Looking for a safe haven for retirement? The world's top five  countries for a secure retirement lie in Europe, according to the 2017 Global Retirement Index developed by Natixis Global Asset Management and CoreData Research. In fact, Northern Europe dominates the top 10, with eight entries.

Those eight countries are: Norway (1), Switzerland (2), Iceland (3), Sweden (4), Germany (7), Denmark (8), Netherlands (9) and Luxembourg (10).

The two non-European nations in the top ten are New Zealand (5) and Australia (6).

Retirement Security DefinedSource: Natixis Global Asset Management

So what is it that makes retirement "secure?" Natixis Global Asset Management, which has compiled the index for five years, describes its Global Retirement Index (GRI) as  “multidimensional,” incorporating 18 performance indicators that are grouped into four sub-indices: Health, Finances in Retirement, Quality of Life and Material Wellbeing.

The performance indicators, Natixis says, measure everything from inflation to tax pressure, happiness to air quality, life expectancy to health expenditures – as well as income equality and unemployment.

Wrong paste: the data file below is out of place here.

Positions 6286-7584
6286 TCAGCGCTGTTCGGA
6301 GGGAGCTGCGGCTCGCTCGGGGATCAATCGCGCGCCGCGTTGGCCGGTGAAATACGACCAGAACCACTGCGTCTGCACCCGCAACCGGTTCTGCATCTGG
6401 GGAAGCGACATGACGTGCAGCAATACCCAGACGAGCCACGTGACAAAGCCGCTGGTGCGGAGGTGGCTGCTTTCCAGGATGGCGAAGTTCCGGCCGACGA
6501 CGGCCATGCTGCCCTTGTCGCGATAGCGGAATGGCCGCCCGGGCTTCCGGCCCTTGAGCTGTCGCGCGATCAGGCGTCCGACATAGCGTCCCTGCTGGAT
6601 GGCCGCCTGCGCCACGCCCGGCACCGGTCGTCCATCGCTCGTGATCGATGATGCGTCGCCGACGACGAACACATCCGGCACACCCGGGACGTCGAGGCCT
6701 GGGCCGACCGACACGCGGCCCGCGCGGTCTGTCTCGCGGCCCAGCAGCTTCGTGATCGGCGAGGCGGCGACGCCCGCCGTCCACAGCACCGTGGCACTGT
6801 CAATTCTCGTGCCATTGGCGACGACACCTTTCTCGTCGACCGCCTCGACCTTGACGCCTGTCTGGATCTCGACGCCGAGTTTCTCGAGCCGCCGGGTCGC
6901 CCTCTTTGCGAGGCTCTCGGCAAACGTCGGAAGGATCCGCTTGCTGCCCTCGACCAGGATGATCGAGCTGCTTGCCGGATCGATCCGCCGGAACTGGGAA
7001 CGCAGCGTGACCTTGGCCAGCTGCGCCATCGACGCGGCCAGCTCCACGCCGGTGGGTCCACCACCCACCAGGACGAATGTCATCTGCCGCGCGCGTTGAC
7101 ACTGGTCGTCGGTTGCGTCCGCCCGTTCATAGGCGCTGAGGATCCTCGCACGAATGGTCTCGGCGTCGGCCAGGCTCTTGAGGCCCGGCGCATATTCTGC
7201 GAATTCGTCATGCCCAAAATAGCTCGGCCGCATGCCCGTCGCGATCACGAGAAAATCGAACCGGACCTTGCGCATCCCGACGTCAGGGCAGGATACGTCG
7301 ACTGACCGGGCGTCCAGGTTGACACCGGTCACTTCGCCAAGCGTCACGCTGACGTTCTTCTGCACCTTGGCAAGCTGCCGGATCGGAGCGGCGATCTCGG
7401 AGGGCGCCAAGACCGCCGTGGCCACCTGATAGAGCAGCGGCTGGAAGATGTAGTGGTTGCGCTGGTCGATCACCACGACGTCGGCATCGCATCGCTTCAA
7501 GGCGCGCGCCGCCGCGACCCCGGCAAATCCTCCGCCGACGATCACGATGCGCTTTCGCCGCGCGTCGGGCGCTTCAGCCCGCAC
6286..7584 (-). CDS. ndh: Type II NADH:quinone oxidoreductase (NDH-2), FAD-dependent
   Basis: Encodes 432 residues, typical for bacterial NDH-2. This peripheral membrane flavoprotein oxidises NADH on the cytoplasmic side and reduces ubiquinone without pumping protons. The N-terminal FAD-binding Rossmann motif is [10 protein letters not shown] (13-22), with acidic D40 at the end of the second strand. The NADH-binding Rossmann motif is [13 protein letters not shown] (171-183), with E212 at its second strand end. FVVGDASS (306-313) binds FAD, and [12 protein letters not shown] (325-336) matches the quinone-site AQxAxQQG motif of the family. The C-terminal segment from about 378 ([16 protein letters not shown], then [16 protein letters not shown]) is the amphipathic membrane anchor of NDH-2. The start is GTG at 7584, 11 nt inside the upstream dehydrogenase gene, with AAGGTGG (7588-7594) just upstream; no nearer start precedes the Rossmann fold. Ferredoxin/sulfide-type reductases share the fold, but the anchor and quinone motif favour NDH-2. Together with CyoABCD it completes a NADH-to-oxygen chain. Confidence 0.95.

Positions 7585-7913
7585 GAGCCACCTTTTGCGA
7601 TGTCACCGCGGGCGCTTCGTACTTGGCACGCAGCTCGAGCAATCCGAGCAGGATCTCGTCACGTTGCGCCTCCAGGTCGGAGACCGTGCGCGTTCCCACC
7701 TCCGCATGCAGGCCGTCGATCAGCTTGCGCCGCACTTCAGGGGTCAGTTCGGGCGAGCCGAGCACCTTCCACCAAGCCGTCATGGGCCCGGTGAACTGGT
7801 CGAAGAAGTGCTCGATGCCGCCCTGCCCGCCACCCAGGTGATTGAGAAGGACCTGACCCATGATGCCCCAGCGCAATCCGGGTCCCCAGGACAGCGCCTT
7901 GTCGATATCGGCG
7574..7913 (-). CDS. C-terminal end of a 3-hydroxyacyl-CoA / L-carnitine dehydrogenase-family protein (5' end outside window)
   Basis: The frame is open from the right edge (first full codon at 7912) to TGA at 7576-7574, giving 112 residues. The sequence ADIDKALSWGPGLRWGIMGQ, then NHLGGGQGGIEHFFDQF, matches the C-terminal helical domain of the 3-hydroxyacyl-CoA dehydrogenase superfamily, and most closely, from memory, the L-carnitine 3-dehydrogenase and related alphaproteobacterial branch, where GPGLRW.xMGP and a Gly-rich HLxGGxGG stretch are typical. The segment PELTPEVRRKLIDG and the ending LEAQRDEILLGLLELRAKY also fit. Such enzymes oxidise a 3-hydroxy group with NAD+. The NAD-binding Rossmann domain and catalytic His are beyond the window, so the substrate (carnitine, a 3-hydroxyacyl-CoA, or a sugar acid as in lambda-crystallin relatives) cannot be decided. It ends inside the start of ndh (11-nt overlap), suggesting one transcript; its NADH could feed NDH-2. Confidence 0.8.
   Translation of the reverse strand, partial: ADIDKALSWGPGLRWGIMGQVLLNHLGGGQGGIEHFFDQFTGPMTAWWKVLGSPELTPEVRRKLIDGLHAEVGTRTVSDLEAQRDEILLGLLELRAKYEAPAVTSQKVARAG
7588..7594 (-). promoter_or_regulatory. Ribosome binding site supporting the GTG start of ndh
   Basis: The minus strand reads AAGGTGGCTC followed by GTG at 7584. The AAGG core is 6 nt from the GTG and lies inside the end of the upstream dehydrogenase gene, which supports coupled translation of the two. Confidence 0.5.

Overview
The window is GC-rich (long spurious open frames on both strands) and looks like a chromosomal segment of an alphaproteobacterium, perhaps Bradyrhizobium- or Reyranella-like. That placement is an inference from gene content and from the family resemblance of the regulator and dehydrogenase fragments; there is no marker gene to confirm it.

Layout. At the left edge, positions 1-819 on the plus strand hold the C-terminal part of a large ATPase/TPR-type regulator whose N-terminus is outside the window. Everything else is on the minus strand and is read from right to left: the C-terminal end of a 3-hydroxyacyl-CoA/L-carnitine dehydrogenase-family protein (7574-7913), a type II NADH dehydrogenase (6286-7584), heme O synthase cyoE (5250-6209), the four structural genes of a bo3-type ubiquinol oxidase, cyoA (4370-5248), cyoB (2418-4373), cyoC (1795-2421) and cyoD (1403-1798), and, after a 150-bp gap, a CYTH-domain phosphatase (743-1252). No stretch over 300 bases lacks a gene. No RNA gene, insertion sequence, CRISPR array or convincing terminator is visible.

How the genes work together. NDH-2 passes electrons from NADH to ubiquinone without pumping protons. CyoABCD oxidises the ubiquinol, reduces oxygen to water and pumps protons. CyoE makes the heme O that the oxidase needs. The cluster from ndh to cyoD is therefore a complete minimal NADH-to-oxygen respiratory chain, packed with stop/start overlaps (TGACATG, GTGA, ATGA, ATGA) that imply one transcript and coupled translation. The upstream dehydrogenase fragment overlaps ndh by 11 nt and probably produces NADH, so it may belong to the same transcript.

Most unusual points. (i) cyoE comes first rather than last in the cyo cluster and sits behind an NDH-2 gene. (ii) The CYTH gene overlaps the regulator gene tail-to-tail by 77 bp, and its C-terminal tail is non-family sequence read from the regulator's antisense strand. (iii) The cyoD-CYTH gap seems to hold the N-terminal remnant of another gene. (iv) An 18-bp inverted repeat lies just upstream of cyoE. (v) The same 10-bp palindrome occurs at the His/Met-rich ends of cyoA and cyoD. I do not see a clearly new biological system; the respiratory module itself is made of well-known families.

Changes to Methodology

In order to improve the index, Natixis made two substantial changes in methodology last year. First, it changed to a five-year average of real interest rates and inflation in order to provide a longer-term perspective regarding those two variables.

Second, the list of countries was significantly reduced from 150 to 43. According to Natixis, the shorter country list allows for a more specific focus on issues faced by retirement systems around the globe.

What About the U.S?

When it comes to retirement security, among leading nations in the world, the United States is not in the top five, let alone the top ten. The U.S. ranks 17th worldwide for 2017.

America’s 17th place finish was a drop from 14th place last year.

Why the U.S. Falls Short

The United States benefits from high per-capita income, stable financial institutions, low inflation and low unemployment. Those factors, however, cannot overcome the negatives.

According to Natixis, the outcome highlights a growing number of retirees now supported by a smaller number of working adults. It also highlights a lagging life expectancy, a growing gap in economic opportunity, a high public debt-to-GDP ratio and that American retirees are simply less happy as factors to in the downgrade.

In simple terms, too many older people do not have sufficient retirement savings and there are not enough workers paying into Social Security and Medicare to support those programs long-term.

 

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